Most Family Court orders have some sort of confidentiality warning on them these days., especially in cases about children Typically they warn that the names of the children and family members must not be published.

The template orders and precedent libraries that lawyers and judges use to help them prepare these orders have recently been updated and revised. One of the changes we’ve noticed is a change to the recommended wording on confidentiality.

The new wording is as follows:

Confidentiality warnings

Until the conclusion of the proceedings no person shall publish to the public at large or any section of the public without the court’s permission any material which is intended or likely to identify the child[ren] as being involved in these proceedings or an address or school as being that of the child[ren]. Any person who does so is guilty of an offence.

Further, during the proceedings or after they have concluded no person shall publish information related to the proceedings including accounts of what has gone on in front of the judge, documents filed in the proceedings, transcripts or notes of evidence and submissions, and transcripts and notes of judgments (including extracts, quotations, or summaries of such documents). Any person who does so may be in contempt of court.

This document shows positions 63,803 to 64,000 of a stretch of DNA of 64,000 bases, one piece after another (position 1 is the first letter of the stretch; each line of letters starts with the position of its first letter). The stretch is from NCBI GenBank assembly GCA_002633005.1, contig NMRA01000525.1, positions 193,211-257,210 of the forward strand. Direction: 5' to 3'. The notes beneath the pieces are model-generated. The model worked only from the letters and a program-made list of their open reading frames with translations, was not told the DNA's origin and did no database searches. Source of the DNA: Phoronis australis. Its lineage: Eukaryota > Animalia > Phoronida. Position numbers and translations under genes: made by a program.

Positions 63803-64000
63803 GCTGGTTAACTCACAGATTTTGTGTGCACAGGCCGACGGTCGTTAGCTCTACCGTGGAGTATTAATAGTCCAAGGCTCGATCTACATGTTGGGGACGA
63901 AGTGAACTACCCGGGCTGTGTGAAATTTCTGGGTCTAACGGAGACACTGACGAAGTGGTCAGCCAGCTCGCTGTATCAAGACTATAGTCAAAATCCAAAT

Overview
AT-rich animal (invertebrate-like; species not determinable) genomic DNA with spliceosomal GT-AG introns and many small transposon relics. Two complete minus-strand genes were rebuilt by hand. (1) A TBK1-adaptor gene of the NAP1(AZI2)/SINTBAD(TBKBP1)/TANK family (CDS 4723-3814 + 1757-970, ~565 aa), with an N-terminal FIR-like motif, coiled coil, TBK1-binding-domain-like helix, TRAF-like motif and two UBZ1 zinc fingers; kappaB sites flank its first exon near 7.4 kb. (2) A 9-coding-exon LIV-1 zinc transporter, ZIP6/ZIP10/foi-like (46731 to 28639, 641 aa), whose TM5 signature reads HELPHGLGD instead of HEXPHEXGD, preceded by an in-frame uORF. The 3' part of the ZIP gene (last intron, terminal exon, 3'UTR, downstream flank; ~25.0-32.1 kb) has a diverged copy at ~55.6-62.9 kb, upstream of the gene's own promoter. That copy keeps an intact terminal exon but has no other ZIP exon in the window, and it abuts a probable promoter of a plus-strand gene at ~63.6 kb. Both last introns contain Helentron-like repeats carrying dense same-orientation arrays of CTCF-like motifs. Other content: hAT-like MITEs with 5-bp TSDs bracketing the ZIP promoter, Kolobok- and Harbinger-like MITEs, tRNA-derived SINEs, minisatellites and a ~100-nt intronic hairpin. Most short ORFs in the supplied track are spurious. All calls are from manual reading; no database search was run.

Information related to the proceedings must not be communicated to any person other than as allowed by Rules 12.73 or 12.75 or Practice Direction 12G of the Family Procedure Rules 2010.

The first part of this is a summary of the effect of s97 Children Act 1989, which automatically applies to any case about children.

The second bit is a summary of the effect of s12 Administration of Justice Act 1960, which also automatically applies to any case about children heard in private (which most are).

The third bit is a reminder that the Family Procedure Rules allow some information sharing that would otherwise not be allowed because of s97 or s12, as long as it falls within the list of exceptions set out in the rules or the Practice Directions mentioned.

We think this is a great improvement.

Orders going forward should have these clearer warnings on them as a matter of course. However, in practice these new forms of words and adjusted templates take time to bed in. If you have the opportunity please signpost lawyers or judges to the correct wording to speed up the process. The new template orders can be found here.

For the avoidance of doubt though, all these warnings do is TELL people what the law already is. They are a notice not an order imposed, and they don’t change anything in terms of what is and is not allowed. These prohibitions are AUTOMATIC and apply in every case without the court needing to do anything. Ignorance of the law is generally no defence, so even if the warning is not quite right, it does not mean people can go off and share information they would not otherwise have been allowed to share, or that they can do so without any risk of being punished if they do.

Feature Pic: Copyright Lucy Reed

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